Grafton Street#12 in Best Things To Do in Dublin
Price & Hours
- 3.5Food Scene
When you need a break from all the museums and historical sites, head to Grafton Street. This pedestrian street – which runs from Trinity College to St. Stephen's Green – is Dublin's premier shopping district. Here, you'll find everything from familiar brands to more unique items like quirky shoes and used books. There are also two shopping centers in the area, the Stephen's Green Shopping Centre and the upscale Powerscourt Centre. So, if you're looking for a place to exercise your credit card, this would be it.
Along with the interesting shops, recent visitors praised the people-watching along Grafton Street, as well as the performers. Many called it a great "Dublin landmark" worth a stroll for the atmosphere alone.
If the idea of shopping bores you to tears, Grafton Street is also known for its rambunctious atmosphere. As you walk along, you're bound to find yourself mesmerized by the dozen or so street performers and musicians hoping to entertain you in exchange for a euro or two. There are also several restaurants and pubs scattered throughout the area; hours and prices vary by vendor.
More Best Things To Do in Dublin
#1 Trinity College and The Book of Kells
Founded in 1592 by Queen Elizabeth I, Trinity College is Ireland's oldest and most notable college. Among its alumni are such renowned writers as Jonathan Swift and Oscar Wilde. Today, visitors from around the world come to explore the college's verdant campus and towering Gothic-style halls.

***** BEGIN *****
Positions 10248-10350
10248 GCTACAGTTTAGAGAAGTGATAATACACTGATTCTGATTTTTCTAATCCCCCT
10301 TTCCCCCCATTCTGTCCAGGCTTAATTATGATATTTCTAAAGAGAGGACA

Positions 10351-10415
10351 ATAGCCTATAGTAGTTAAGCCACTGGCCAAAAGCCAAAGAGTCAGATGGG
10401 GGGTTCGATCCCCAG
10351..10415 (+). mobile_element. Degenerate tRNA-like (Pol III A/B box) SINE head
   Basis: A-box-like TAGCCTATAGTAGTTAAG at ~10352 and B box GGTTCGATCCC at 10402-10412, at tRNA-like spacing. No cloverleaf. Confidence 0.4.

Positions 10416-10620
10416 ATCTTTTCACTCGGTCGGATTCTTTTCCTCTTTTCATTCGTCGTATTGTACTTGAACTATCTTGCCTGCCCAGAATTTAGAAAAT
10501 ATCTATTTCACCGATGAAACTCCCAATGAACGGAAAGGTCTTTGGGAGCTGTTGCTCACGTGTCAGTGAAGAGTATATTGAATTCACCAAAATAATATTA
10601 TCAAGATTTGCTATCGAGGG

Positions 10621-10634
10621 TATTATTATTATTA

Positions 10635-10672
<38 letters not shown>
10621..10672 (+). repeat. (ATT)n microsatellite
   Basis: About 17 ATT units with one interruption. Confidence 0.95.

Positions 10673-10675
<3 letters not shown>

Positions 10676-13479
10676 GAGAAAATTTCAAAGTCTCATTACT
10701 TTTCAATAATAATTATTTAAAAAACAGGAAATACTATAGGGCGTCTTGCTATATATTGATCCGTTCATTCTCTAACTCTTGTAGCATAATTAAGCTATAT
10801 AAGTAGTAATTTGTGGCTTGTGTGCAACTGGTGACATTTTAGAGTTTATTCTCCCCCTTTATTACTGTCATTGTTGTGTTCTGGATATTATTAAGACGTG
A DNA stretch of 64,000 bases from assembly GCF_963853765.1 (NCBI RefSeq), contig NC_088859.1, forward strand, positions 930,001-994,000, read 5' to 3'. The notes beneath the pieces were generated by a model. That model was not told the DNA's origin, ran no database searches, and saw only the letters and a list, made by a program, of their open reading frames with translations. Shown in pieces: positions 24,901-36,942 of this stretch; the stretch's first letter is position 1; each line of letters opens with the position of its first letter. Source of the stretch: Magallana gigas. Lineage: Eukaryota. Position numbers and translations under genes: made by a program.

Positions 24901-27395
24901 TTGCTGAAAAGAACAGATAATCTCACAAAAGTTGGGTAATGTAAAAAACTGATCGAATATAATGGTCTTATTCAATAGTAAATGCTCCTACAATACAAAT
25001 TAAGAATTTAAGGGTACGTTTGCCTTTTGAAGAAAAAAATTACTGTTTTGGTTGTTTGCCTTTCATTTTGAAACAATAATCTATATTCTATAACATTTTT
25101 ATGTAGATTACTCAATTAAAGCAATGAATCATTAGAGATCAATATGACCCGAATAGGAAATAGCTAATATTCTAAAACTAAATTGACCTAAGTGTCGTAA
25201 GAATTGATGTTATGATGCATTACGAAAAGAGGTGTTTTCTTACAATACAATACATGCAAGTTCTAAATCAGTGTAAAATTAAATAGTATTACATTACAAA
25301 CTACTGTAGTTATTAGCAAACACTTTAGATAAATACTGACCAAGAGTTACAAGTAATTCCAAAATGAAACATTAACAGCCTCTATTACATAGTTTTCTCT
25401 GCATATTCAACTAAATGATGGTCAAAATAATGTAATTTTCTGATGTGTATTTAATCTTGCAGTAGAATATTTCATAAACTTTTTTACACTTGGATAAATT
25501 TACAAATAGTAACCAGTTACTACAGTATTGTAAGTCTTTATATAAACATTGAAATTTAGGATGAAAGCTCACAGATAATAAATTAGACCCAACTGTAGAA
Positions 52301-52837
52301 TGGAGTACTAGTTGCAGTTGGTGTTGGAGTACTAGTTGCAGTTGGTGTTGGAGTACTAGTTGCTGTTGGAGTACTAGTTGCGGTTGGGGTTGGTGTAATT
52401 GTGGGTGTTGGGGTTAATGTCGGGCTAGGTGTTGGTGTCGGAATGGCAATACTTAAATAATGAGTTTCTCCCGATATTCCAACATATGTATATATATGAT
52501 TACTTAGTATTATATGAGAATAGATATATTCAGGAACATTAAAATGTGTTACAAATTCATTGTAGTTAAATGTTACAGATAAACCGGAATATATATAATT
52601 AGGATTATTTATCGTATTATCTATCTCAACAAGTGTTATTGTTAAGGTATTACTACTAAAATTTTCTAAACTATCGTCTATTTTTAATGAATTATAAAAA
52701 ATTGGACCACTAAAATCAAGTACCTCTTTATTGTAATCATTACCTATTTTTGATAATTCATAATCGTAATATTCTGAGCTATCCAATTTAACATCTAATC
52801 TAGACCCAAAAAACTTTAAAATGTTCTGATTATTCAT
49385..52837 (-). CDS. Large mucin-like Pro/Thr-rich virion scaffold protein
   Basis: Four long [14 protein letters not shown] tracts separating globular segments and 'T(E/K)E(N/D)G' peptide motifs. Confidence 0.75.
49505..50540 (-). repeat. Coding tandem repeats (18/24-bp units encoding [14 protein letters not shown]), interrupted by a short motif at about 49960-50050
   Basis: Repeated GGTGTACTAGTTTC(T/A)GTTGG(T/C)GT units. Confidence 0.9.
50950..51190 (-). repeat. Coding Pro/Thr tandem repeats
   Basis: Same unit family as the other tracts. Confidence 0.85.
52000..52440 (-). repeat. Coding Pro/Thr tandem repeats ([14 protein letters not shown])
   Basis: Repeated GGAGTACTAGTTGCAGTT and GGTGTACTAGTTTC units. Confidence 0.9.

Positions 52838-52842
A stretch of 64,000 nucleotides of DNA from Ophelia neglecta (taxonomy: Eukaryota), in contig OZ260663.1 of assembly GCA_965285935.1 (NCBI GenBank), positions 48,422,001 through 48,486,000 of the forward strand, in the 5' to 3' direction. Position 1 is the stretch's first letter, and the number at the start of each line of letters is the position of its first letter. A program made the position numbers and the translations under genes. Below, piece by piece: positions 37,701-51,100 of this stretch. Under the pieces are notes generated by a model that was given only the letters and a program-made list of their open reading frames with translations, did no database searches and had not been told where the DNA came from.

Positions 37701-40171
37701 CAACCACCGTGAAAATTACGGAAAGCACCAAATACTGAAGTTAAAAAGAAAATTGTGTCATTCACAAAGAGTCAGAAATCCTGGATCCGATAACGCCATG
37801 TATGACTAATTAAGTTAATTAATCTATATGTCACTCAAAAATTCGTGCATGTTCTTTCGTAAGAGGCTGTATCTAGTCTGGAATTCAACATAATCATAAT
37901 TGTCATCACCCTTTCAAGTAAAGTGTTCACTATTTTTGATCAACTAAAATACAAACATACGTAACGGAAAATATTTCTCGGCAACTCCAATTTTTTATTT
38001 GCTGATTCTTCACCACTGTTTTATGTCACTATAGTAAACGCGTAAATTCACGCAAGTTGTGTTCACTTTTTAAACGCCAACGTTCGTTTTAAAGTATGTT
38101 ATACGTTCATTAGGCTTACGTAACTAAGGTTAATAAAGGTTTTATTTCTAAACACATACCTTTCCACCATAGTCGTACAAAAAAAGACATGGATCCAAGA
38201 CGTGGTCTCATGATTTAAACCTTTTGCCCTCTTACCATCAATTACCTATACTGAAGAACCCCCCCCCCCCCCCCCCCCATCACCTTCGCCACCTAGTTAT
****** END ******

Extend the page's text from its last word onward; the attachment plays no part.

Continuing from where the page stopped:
But the real reason to visit is to take a gander inside the Old Library. These hallowed halls house an amazing collection of literature. Of all the books at the Old Library, the most famous and priceless one is the "Book of Kells." This illustrated version of the gospels was created around A.D. 800 by Celtic monks. The manuscripts' pages come to life with vibrantly hued depictions of Christ and his followers, bordered by intricate Celtic knots and other designs. Whether or not you're religious, previous visitors agreed that seeing the "Book of Kells" in person is truly a sacred experience. Although some visitors complained of crowds in the library, most agreed the "Book of Kells" is a must-see.
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